It sets the mood for romance, warms your chilled bones and makes your living room look like a million bucks! I'm talking about your fireplace. And since it does plenty for you in the winter, it's only fair that you return the favor by keeping it in tip-top shape! Here are a couple of helpful hints, courtesy of Real Simple magazine.
- What should you put in your fireplace? Soft woods like fir, pine and cedar ignite easily and burn quickly so they're perfect for kindling. But for a strong, cleaner burning, long-lasting blaze, use harder woods, such as oak, almond wood and hickory. Also, freshly cut wood contains a lot of moisture, pitch and resin, and tends to produce more smoke and creosote - a flammable substance that attaches to chimney walls and can be dangerous. So buy "seasoned" wood that which has been cut and kept dry for at least 6 months. Also, NEVER burn your Christmas tree in the fireplace. The combination of dry needles and unseasoned wood makes them powder kegs.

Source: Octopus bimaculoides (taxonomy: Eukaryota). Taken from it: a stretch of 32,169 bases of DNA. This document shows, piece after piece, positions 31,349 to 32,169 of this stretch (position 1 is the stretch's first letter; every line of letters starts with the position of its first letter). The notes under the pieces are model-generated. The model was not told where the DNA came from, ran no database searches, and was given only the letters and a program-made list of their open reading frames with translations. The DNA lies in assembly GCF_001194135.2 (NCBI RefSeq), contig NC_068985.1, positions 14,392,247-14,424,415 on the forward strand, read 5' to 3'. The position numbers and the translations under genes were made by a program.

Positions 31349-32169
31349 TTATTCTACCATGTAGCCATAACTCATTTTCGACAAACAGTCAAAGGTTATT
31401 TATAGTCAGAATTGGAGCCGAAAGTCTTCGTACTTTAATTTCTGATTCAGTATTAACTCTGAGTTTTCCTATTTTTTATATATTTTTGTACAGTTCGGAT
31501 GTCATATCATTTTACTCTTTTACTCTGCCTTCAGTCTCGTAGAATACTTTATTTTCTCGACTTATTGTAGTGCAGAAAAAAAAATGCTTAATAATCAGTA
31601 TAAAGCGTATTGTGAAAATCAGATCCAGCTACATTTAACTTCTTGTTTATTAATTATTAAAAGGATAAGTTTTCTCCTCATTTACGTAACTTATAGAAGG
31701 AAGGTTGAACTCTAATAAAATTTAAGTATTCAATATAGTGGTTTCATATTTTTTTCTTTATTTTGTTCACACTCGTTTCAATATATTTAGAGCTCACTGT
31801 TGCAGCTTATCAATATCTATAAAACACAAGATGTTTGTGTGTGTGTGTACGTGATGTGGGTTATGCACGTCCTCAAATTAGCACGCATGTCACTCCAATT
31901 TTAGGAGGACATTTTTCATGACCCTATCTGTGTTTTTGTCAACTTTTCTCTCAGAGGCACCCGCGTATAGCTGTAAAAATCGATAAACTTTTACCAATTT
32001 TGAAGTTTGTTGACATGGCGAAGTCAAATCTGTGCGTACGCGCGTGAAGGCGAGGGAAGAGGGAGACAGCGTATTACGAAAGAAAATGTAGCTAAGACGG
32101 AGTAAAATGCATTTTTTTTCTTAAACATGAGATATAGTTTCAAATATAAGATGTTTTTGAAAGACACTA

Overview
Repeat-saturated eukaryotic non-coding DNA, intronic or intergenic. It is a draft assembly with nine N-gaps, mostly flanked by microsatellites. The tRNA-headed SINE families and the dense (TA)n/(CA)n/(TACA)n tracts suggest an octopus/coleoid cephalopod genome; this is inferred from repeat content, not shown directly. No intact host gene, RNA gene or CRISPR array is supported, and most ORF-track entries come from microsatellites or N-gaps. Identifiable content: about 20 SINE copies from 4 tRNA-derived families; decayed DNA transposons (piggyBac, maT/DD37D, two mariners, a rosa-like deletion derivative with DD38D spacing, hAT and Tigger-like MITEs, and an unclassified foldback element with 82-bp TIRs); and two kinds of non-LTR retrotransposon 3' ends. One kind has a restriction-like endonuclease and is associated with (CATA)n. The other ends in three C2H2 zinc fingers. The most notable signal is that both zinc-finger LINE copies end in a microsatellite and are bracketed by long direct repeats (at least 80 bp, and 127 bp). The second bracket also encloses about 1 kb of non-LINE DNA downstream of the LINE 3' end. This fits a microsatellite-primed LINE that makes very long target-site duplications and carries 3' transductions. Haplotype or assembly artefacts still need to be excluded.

- How often should you clean your fireplace? To avoid chimney fires, you should hire a professional once a year to inspect yours for cracks, blockage and creosote build-up. During the rest of the year, shovel or sweep out ash from your fireplace after every burn. Ash acts as an insulator, so hot coals buried deep can stay hot for days. Also, hot ashes will wear out the grate.
- And keep this in mind if you have a fireplace, you should also have a carbon monoxide detector. Both wood-burning and gas models can produce this colorless, odorless and deadly gas.
If you want to find a certified chimney sweep in your area, go to the Chimney Safety Institute of America's website CSIA.org.